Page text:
Patience is a virture – just not mine December 14 2014

When people tell us of a frustrating or annoying situation, they often add "Oh well, it teaches me patience."

This past week has been frustrating in my studio.

Each time I opened the kiln, I found a lopsided bowl. I changed the firing schedules and changed them again and each bowl slumped crookedly. I almost convinced myself that I actually like them that way. “Level and round is overrated”, I thought. “Anybody can do round. But can anybody else create these perfectly unround, unlevel, misformed bowls? I think not.”

Then my kiln refused to work – the firing started and then simply quit. I assumed it was a random glitch and reset the kiln. The next day: same result – a start, a stop and an error message. 

I contacted my glass guru and he put me in touch with the manufacturer of my kiln. A technician is scheduled to come to my studio and fix the problem. I will be back in business soon.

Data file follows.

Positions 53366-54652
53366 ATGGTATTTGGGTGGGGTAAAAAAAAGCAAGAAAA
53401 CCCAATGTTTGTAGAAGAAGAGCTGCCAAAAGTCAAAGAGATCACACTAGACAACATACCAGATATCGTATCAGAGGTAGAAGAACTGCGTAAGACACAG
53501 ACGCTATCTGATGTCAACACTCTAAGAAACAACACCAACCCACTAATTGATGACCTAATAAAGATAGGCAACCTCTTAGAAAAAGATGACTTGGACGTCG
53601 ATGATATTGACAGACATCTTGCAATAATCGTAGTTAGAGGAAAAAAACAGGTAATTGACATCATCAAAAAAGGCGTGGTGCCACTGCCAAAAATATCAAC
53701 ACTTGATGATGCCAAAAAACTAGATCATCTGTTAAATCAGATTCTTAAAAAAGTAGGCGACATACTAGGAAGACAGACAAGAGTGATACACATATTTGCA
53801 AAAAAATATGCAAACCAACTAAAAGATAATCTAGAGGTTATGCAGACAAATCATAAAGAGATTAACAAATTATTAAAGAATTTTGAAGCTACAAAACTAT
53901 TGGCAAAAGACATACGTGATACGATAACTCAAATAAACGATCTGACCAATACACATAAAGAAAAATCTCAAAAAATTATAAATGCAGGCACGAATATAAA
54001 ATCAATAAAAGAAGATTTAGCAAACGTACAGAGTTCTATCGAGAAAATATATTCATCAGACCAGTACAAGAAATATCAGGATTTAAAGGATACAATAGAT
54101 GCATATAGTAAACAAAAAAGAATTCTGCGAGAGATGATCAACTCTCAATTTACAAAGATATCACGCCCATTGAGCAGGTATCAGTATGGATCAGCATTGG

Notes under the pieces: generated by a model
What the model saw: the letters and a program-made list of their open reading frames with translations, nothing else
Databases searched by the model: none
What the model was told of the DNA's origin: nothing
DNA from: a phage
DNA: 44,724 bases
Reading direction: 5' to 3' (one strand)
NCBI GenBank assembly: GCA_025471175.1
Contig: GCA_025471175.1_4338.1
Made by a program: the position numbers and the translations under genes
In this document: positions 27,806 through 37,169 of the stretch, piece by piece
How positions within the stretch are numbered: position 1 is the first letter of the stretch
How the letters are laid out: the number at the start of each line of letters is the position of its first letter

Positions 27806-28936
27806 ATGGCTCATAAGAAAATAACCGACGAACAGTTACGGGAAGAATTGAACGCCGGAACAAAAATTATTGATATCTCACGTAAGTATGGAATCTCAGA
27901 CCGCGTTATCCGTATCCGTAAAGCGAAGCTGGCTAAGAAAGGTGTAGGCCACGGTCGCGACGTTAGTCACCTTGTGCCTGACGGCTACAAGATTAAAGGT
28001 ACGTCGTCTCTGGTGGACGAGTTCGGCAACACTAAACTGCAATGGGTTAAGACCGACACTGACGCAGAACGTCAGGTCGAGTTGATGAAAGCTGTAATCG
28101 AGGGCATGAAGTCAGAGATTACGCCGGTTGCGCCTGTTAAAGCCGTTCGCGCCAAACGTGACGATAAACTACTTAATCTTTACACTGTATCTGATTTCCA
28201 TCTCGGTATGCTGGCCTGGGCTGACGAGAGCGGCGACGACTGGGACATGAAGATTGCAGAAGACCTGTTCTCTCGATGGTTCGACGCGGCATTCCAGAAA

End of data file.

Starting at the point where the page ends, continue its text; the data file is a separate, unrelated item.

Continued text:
I’d like to say, "Oh well, it teaches me patience." Instead, I am very antsy.

I'd like to believe I’m at least learning to slow down and wait, to just be still for a minute. But, I’m not.

No the truth is, I am very impatient when I’m working. I don't like to wait. And slowing down is overrated. Patience may be a virtue, but it’s not one of mine.

That’s why my kiln runs six or seven days a week. It keeps firing until I get it right. The glass doesn’t know if it’s straight or crooked and the kiln doesn’t care. But I know. I care. So I’m impatient, with my tools, and myself. I guess I can live with that.

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